From a distance, the long low walls of the Waikiki Natatorium still look impressive. They enclose bleachers overlooking a large salt-water pool that was built as a living memorial to those from Hawaii who served and died in World War I.

A closer inspection reveals that the sea wall is cracked and how poses a hazard. The City fears that the parts of the wall might fall into the sea and injure swimmers. Beginning Monday, mitigation work will remove cracked concrete from the pool perimeter. The work will require temporary scaffolding and buoys will be placed 20 feet out to keep swimmers and beach goers from the work area.

This mitigation work is far from restoration, however, as the once-impressive monument continues to deteriorate. The natatorium is a silent victim of noisy disagreements about whether it should be restored or demolished. There was noise of a different sort when it opened on August 24, 1927 – the birthday of Duke Kahanamoku. The Olympic Gold Medalist and godfather of modern surfing took the first ceremonial pe and swim before a cheering, capacity crowd.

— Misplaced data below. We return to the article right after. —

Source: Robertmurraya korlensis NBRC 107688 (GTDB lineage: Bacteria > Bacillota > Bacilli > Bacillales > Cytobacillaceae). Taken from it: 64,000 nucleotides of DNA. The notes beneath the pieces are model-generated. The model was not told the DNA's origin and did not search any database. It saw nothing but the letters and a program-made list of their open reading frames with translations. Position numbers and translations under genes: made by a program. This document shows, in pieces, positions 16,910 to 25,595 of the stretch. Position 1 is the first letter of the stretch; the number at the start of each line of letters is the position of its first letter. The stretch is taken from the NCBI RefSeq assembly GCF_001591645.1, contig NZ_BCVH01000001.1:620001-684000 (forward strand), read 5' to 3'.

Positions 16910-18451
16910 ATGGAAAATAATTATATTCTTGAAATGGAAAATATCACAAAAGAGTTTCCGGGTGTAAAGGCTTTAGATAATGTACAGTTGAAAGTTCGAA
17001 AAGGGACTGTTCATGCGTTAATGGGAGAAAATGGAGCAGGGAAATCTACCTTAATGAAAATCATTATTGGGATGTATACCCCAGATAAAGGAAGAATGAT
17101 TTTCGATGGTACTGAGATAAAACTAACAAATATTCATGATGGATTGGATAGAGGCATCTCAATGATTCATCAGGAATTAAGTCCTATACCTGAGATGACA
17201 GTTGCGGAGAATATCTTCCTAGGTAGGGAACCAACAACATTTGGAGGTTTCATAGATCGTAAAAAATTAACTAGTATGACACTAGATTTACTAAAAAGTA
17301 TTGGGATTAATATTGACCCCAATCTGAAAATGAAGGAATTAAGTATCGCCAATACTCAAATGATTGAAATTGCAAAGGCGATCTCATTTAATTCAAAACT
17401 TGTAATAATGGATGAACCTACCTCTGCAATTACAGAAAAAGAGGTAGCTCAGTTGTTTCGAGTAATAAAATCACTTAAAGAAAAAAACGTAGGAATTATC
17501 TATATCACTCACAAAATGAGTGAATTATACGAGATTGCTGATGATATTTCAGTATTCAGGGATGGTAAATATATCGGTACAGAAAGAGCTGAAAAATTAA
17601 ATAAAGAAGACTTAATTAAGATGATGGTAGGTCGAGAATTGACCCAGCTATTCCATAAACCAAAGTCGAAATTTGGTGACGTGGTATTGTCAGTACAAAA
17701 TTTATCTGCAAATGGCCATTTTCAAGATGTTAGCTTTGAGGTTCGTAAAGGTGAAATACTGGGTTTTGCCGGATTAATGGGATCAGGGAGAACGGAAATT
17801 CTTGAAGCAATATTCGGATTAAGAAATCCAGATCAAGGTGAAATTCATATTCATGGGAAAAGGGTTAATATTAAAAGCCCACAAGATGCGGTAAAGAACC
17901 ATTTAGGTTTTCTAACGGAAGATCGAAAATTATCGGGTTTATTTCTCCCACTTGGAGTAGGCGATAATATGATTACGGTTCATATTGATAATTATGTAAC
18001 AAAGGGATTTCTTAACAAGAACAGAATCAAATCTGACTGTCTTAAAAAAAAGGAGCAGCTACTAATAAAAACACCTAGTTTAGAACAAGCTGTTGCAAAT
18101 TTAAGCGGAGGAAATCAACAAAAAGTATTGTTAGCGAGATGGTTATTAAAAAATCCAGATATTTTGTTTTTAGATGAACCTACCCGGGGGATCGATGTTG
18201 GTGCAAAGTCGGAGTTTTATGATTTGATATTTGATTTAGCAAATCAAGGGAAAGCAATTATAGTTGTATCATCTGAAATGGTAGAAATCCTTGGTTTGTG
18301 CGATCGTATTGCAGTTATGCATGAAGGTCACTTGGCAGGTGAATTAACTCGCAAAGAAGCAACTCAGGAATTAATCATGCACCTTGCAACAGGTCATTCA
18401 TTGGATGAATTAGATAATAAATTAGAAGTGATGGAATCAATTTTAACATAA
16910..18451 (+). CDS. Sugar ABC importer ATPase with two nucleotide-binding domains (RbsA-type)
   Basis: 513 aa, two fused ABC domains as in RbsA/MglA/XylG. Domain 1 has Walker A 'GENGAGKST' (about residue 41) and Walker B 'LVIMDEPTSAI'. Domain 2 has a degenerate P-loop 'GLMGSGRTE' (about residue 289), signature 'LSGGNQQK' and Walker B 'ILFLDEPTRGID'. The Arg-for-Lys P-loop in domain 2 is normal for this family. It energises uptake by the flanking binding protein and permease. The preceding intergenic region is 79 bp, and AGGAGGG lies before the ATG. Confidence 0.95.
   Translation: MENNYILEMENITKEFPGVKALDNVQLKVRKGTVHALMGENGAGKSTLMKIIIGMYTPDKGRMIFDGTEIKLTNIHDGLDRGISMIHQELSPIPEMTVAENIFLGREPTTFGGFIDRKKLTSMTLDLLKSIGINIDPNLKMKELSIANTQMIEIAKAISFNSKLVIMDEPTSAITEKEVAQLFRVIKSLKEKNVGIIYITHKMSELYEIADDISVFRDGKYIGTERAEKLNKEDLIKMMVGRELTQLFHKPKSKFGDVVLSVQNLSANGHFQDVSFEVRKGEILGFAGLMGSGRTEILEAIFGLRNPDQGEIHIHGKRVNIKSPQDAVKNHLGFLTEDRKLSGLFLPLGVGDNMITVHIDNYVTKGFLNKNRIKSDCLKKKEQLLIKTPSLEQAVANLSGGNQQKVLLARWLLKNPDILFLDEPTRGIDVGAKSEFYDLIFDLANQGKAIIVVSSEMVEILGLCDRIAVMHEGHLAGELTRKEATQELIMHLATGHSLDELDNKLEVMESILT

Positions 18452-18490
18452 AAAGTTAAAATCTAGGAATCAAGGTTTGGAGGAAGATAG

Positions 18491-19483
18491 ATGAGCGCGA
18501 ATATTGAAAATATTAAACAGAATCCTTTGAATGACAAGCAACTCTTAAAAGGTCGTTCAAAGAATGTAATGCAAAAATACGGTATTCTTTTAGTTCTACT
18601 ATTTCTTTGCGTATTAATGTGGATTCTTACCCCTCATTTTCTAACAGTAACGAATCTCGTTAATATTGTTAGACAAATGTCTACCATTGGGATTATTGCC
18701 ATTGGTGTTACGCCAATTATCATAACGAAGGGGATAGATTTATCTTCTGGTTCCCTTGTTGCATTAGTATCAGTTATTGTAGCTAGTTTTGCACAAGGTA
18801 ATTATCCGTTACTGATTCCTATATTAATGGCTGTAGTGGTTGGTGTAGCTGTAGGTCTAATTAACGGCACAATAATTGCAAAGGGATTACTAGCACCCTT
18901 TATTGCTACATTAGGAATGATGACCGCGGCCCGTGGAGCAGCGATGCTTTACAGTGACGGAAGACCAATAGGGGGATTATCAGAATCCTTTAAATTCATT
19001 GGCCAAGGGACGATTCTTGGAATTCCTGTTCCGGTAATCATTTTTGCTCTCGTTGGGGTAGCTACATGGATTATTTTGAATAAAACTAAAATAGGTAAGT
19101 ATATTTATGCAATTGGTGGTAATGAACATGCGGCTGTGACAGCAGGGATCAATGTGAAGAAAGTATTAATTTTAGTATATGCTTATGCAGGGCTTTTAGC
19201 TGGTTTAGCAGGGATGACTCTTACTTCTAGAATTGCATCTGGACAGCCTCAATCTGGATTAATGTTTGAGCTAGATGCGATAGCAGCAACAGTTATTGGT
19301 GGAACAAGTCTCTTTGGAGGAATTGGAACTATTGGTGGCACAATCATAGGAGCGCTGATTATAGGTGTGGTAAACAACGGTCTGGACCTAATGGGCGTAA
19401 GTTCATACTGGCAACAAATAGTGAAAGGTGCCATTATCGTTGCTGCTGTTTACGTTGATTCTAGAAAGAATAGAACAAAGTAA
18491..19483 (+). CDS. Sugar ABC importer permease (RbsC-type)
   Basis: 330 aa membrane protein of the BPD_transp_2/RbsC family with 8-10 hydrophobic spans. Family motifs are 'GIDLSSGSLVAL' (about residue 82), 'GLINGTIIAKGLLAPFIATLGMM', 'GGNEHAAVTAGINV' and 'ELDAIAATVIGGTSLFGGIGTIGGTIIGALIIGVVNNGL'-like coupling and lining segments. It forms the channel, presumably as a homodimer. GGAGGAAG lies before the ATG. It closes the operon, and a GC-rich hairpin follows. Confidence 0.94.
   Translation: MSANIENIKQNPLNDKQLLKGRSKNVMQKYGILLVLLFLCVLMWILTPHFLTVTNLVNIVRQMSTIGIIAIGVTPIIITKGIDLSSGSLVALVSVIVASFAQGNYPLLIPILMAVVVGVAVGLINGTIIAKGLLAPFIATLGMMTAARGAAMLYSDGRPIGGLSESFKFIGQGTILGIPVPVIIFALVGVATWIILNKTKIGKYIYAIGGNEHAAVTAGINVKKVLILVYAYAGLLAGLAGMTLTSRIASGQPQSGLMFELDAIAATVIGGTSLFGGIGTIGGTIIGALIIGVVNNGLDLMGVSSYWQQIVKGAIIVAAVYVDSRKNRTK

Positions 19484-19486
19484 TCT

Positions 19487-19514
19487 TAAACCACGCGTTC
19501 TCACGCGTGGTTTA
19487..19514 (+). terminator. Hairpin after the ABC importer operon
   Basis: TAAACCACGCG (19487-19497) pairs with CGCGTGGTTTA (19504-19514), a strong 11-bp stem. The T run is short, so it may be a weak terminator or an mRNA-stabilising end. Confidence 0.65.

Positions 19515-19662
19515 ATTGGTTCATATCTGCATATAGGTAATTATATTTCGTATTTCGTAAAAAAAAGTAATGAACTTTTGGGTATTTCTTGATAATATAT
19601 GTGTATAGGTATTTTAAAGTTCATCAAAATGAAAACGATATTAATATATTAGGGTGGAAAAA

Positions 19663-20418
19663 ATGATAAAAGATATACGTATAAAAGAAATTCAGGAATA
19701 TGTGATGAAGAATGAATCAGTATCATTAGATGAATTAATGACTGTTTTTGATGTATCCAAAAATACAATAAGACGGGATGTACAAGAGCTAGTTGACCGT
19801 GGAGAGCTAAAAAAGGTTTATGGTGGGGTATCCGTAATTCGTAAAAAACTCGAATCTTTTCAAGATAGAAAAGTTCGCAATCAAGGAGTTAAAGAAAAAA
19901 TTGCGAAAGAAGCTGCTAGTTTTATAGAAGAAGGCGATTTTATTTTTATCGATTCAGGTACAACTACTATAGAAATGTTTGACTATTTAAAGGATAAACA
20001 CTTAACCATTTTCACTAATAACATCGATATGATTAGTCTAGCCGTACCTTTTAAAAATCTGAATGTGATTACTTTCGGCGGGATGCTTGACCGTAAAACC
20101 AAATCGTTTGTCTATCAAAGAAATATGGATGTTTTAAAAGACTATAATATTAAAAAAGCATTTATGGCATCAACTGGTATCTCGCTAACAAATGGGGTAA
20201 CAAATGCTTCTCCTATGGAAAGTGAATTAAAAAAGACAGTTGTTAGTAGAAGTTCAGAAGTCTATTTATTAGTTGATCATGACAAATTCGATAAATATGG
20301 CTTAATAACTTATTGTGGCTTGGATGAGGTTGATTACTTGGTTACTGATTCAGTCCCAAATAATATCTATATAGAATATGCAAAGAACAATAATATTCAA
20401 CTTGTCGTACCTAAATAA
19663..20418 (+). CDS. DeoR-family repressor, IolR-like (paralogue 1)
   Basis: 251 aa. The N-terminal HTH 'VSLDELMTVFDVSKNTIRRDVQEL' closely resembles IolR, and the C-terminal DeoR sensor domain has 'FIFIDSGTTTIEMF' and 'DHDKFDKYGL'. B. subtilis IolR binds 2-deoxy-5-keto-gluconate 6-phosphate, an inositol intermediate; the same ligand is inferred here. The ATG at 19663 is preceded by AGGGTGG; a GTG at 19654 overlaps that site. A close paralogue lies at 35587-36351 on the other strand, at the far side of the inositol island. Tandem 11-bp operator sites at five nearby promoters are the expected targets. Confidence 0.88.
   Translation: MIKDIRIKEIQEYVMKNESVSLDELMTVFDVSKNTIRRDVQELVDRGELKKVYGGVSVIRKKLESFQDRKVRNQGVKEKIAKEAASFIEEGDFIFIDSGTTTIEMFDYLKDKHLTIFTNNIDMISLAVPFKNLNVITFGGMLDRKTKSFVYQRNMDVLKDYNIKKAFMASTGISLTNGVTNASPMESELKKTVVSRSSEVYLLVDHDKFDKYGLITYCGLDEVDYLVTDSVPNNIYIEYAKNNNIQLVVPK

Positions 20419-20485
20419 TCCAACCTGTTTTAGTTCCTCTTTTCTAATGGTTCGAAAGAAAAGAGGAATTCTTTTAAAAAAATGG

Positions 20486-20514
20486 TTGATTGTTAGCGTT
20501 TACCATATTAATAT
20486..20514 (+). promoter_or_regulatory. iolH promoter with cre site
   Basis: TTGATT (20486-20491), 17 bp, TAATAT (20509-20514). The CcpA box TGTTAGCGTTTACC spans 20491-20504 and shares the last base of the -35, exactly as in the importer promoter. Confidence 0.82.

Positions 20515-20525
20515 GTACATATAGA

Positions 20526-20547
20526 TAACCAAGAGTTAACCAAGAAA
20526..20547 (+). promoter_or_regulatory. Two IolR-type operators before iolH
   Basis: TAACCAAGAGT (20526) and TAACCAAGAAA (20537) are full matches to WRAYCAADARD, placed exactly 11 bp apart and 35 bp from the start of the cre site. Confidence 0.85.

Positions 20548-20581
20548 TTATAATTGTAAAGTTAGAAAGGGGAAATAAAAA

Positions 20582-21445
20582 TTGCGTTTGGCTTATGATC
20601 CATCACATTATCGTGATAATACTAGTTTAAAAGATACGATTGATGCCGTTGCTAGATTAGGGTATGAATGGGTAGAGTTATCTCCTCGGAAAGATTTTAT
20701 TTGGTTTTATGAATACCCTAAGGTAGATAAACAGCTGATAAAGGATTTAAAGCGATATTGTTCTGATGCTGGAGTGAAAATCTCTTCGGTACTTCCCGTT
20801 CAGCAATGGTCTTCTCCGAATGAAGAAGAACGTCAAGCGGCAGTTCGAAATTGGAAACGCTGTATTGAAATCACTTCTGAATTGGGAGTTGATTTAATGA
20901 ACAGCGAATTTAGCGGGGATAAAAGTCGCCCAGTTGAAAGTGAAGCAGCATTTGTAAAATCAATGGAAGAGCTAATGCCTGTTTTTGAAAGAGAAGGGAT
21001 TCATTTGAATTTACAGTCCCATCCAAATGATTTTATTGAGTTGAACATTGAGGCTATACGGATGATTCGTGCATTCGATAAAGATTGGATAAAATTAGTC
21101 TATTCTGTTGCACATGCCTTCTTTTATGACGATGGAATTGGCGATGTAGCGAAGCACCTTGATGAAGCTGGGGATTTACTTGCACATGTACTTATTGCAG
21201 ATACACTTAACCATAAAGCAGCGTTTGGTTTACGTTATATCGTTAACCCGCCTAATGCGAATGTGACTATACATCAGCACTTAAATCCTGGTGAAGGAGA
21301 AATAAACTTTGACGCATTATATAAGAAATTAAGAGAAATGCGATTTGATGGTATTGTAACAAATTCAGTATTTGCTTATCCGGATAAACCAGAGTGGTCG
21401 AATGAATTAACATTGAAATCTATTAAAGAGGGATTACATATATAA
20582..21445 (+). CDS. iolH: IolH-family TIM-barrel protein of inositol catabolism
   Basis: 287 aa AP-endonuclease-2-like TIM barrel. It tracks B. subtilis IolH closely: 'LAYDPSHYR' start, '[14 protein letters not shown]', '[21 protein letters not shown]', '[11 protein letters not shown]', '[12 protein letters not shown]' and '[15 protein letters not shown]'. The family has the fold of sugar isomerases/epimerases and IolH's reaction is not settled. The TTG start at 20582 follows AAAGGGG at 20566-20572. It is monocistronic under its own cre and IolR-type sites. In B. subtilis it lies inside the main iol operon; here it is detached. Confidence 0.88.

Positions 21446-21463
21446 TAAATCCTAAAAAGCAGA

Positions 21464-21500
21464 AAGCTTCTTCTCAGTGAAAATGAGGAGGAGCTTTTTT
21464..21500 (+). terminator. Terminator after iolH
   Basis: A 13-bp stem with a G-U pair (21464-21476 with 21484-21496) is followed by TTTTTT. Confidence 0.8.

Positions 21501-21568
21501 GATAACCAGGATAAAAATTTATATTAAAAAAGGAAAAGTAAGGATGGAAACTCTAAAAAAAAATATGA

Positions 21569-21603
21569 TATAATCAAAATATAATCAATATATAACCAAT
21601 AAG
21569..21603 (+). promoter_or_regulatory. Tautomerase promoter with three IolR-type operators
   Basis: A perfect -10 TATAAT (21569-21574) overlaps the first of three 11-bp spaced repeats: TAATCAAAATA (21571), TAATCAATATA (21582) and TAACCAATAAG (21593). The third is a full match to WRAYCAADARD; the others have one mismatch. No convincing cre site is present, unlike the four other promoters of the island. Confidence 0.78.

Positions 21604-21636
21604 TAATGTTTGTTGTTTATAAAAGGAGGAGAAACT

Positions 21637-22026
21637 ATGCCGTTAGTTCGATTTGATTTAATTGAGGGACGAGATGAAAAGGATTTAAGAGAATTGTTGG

The natatorium hosted other famous swimmers, including Esther Williams, Buster Crabbe and Johnny Weismuller. According to the website, the natatorium was used by the Department of Education for a mandatory Learn to Swim Program, and Hawaii’s last Olympic swimmer learned to swim there. But it was closed in 1979 due to lack of upkeep. The last money spent on capital maintenance had been in 1949. Twenty years later, plans were drawn to restore the memorial with a completely re-engineered pool. The plans were approved and funded by the City and County of Honolulu. But protests derailed the project in 2001. A 2009 task force recommended that the pool and bleachers be demolished and removed but the arches be kept. This would open up more beachfront for use by the public.

The beautiful gateway arch to the natatorium recently appeared in Hawaii Five-0 as part of an aerial scene. It still looks great from the air, and is visible below Diamond Head from the waters off Waikiki. But you won’t be able to get a close look at this “living memorial” in what may be its final days.


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